Non-Hodgkin Lymphoma: Frequently Asked Questions
What are lymphomas?
Lymphoma is a type of cancer. It starts in the infection-fighting lymphatic system.
There are 2 main types of lymphoma. They are Hodgkin and non-Hodgkin. With either
type, cells in lymphoid tissue grow out of control.
What is the lymph system?
The lymphatic system is part of the immune system.
It helps the body fight disease and sickness. The lymphatic system consists of a series
of thin tubes and clusters of lymph nodes throughout the body. These tubes carry fluid,
called lymph, through the lymph nodes and back into the bloodstream. This colorless,
watery fluid is rich in white blood cells. Lymphocytes are the main type of cells.
They help the body fight off infection. A lymph node is about the size of a pea and
has large numbers of lymphocytes. Groups of lymph nodes are found in the stomach,
chest, groin, and neck. Some of the body’s internal organs are also part of the lymphatic
system. These organs include the bone marrow, spleen, thymus, and tonsils. Other organs,
such as parts of the digestive tract, also contain lymph tissue. Lymphoma can start
in any part of the body where there is lymphatic tissue.
What is the difference between Hodgkin lymphoma and non-Hodgkin lymphoma?
The cells of each of these diseases look different under a microscope. They also spread
differently. Hodgkin tends to spread in a more predictable way and typically not as
much as non-Hodgkin.
What is a fine needle aspiration?
A fine needle aspiration (FNA) is a type of biopsy. A biopsy is a test to check for
cancer. To do an FNA, the healthcare provider takes a small sample of cells from the
tumor or suspicious place. For an FNA, the healthcare provider inserts a very thin,
hollow needle into the tumor to collect cells. Then the cells are looked at under
a microscope for cancer cells. With lymphoma, sometimes an FNA doesn’t give the healthcare
provider enough cells to look at for a clear diagnosis. Because of this, healthcare
providers often prefer to use other types of biopsies to diagnose lymphoma.
What is the difference between an excisional and incisional biopsy?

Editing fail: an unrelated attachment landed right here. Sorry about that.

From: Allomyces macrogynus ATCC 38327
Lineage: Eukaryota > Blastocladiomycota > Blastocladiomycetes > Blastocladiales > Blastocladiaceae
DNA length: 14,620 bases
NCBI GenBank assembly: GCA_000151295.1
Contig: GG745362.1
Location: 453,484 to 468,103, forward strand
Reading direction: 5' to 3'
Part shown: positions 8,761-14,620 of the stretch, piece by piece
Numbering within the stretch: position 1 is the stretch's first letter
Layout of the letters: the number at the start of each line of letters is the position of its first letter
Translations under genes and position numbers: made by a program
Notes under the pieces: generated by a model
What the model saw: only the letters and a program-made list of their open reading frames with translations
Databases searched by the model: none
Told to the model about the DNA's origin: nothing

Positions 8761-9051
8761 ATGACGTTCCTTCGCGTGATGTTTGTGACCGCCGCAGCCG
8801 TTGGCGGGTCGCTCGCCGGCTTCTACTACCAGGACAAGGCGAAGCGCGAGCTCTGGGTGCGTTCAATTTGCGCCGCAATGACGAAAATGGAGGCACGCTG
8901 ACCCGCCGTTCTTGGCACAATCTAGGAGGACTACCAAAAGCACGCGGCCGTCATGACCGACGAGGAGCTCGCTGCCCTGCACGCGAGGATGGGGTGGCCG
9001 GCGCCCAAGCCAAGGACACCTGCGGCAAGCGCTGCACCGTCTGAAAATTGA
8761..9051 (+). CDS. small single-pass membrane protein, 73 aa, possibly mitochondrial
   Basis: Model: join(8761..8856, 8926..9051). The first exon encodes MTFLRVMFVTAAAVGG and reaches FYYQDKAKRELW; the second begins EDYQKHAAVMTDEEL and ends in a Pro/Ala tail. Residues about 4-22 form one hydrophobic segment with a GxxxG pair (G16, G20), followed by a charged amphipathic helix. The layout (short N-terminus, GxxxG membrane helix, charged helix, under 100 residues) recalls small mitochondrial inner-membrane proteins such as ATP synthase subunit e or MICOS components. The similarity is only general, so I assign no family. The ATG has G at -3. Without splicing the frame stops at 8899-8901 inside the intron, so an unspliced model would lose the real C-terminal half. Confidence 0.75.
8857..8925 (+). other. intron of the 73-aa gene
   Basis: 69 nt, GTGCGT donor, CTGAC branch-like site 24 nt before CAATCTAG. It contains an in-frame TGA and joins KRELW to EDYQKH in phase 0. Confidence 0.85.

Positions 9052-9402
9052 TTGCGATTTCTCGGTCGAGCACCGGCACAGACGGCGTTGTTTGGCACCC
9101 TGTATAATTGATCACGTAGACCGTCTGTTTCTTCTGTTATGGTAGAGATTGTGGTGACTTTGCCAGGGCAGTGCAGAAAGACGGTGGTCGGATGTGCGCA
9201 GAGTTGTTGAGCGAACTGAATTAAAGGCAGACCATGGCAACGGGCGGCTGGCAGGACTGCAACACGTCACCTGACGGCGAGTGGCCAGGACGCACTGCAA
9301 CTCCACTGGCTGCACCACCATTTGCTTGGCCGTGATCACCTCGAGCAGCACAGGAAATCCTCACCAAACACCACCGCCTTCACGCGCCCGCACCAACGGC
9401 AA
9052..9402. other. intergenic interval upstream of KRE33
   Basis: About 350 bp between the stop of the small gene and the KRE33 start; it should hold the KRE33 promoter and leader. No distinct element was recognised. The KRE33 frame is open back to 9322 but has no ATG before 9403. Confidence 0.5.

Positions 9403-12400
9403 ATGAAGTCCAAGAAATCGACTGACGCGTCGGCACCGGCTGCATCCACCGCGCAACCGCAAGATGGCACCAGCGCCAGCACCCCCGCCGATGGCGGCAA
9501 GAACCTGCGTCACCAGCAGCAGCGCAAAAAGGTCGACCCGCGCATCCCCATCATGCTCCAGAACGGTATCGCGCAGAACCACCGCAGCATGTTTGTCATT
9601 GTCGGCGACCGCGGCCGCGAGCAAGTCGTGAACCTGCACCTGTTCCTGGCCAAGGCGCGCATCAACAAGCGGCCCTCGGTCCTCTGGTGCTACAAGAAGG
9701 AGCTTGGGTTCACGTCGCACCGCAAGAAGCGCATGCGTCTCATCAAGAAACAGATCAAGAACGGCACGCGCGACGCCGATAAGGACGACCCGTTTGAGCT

An excisional biopsy is when a surgeon takes out the whole lymph node. An incisional
biopsy is when a surgeon takes out only a part of the lymph node or tumor. In both
cases, a specialized healthcare provider called a pathologist looks at the cells under
a microscope to check for cancer cells. Both of these types of biopsies almost always
give the pathologist enough tissue to confirm whether there is cancer, as well as
what type it is.
What are the symptoms of lymphomas?
One of the most common symptoms of lymphomas is swelling of the lymph nodes in the
neck, groin, or underarms. If the lymphoma is in other organs or tissues, you may
have other symptoms such as headaches, cough, shortness of breath, swelling in the
stomach, or nausea. You may also experience generalized symptoms, like fever, itchy
skin, night sweats, and unexplained weight loss. People may have only some of these
symptoms. It is important to remember that all of these symptoms can be caused by
other health problems. But if you have any of these, see your healthcare provider.
How is non-Hodgkin lymphoma treated?
There are many different types of non-Hodgkin lymphoma. The treatment of any lymphoma
depends on the type of lymphoma and on its stage, which is how far the cancer has
spread. Some people with slow-growing lymphomas might not need to be treated right
away. In a very early stage, radiation may be the main treatment. A combination of
chemotherapy medicines is the most common treatment. There are many different regimens
available. There’s also immunotherapy, which uses medicines to help the body's immune
system fight the lymphoma. And there are medicines called targeted therapies, which
attack specific parts of lymphoma cells. Often, several types of treatment are used
together. In rare cases, a surgeon may take out a diseased spleen. In cases when treatment
stops working, a healthcare provider may suggest high-dose chemotherapy and a stem
cell transplant. This is also called a bone marrow transplant.
Should everyone get a second opinion for a diagnosis of non-Hodgkin lymphoma?
There are many reasons someone might want to ask for a second opinion. Here are some:
A person is not comfortable with the treatment decision.
The type of cancer is rare.
There is more than 1 way to treat the cancer.
How can I get a second opinion?
Here are ways to find someone for a second opinion:
Ask your healthcare provider for the name of another specialist.
Call the Cancer Information Service. The number is 800-4-CANCER (800-422-6237). Callers
can learn about centers and programs supported by the National Cancer Institute.
Get names of healthcare providers from the local medical society.
Get names of healthcare providers from a hospital, medical school, or cancer advocacy
Ask people who have had the same kind of cancer for healthcare providers’ names.
Remember, it is more important to make an informed decision about your healthcare
team and treatment than to make a quick decision. Give yourself time to get all the
information you need to make the best choice for yourself.